Today, one of our YA leaders, Kelsey Weisenberger writes on some of the recent events going on in the country.
As a white person, I struggle with figuring out how to articulate my feelings about racism. Not because my feelings about it are anything other than "anti" or because I don't want to offend someone (NOTE: if you're offended by someone not liking racists, then there's a bigger problem), but I'm finding it hard to figure out the balance between being an ally and speaking on behalf of something that I have never experienced. I want to be supportive, but the last thing the world needs is a white girl writing about how hard she thinks it is to be black.
So instead of talking about why black lives matter, I want to talk about the most common response to that phrase: All lives matter.
Picture this: You're sitting in the front row at your sister's wedding. She's standing up there looking beautiful, staring into the eyes of her almost-husband as she's reading the vows that she spent the last few weeks writing. A tear of joy rolls down her cheek as she ends her vows with "I love you". What? She loves him? But I thought she loved you? So you stand up and shout "But what about me? Don't you love me?"
You just #alllivesmatter'd your sister's wedding. You took the attention off of what was important in the moment to make sure that you were included. Her love for you hasn't changed, but the moment wasn't about your love, it was about theirs.
The statement is not "Black lives matter and only black lives".
The statement is not "Black lives matter more than white lives".
The statement is not "Black lives matter and we're better than everyone else".
No one is saying that your life doesn't matter if you are not black. No one is disagreeing that in fact, all lives do matter.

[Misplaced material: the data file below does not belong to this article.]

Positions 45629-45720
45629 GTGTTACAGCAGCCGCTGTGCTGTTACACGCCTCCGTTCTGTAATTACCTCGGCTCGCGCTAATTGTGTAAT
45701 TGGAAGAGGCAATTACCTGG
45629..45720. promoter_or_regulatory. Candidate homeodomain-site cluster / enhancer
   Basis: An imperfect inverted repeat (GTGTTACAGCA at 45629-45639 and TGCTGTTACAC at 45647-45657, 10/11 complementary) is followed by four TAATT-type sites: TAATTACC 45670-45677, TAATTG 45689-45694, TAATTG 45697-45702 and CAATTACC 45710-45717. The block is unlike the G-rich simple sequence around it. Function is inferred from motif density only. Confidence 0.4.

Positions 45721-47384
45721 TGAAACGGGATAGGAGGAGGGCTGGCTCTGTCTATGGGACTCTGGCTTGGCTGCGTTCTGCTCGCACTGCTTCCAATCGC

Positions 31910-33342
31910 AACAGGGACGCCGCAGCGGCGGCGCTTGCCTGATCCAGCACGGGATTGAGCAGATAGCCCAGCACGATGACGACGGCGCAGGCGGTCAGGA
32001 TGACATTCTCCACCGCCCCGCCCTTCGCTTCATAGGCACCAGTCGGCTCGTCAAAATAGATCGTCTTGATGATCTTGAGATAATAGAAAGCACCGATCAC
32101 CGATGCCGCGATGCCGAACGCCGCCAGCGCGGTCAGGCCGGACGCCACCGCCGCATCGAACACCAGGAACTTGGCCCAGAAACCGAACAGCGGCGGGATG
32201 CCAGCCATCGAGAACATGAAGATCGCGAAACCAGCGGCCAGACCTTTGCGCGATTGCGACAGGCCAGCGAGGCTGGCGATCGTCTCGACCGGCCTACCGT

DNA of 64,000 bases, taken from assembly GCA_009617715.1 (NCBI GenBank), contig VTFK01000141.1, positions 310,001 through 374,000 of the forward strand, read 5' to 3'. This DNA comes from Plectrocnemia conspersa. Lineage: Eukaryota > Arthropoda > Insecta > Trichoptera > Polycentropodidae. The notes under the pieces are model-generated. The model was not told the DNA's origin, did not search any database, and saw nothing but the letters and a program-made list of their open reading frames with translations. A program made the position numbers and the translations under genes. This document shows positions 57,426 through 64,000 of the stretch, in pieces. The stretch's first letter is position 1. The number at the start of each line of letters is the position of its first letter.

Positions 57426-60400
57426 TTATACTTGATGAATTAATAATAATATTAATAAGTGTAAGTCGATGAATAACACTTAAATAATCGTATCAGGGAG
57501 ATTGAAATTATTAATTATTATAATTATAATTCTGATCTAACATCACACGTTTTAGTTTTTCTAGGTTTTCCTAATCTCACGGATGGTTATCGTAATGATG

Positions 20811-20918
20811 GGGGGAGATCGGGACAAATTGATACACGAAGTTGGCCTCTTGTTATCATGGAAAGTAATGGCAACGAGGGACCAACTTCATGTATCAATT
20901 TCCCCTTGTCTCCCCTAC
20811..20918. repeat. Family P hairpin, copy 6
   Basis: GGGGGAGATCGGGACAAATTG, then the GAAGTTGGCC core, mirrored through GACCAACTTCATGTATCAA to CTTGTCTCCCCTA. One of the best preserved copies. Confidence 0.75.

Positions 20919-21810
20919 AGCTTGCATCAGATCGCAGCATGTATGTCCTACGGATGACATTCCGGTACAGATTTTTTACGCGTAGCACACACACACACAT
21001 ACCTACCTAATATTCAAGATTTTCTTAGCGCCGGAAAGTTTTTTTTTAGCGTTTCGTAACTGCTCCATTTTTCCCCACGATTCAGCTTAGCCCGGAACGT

The problem with countering "black lives matter" with "all lives matter" is that you are taking the attention off of something that is incredibly important. The statement is necessary because not everyone agrees that black lives matter. The statement is necessary because black people have found themselves in situations over and over again proving that their lives do not matter to a lot of people. Your life mattering hasn't changed, but the phrase isn't about all lives mattering, it's about black lives mattering.
I completely understand the inclination for believers to want to chime in that "all lives matter" because it just feels biblical since we're called to love everyone. I don't know about you, but I've been singing "red and yellow, black and white, all are precious in His sight" since I was 3 years old - I know that God loves everyone regardless of the color of their skin.
But when I hear “all lives matter”, James 1:27 comes to mind: "Religion that is pure and undefiled before God the Father is this: to visit orphans and widows in their affliction, and to keep oneself unstained from the world." Are orphans and widows more important than visiting the sick (James 5:14) or ministering to the unsaved (Matthew 28:19)? No, but James 1:27’s focus is on orphans and widows – not everyone needs to be included. It is okay to have a specific focus when there is a need right in front of you.
The Good Samaritan (Luke 10:25-37) didn't walk by the man who had been beaten up and just pointed out all of the other people that had had a rough time. He saw the man in pain and did everything possible to help.
When someone says "black lives matter", instead of pointing out that “all lives matter”, I would encourage you to be like the Good Samaritan and recognize the pain and see what you can do to help.
Ways to Help:
• Research black history (this is not asking a black person to explain their pain and hurt – it is not their place to educate you on black history)
• Listen to black people expressing their pain and hurt
• Do not get offended at someone pointing out something that you have done that came across as racist – be humble. Racism is a sin, you should be held accountable
• Acknowledge that there’s a difference between systemic and institutionalized racism
• Support black run businesses
• Be a safe space for black people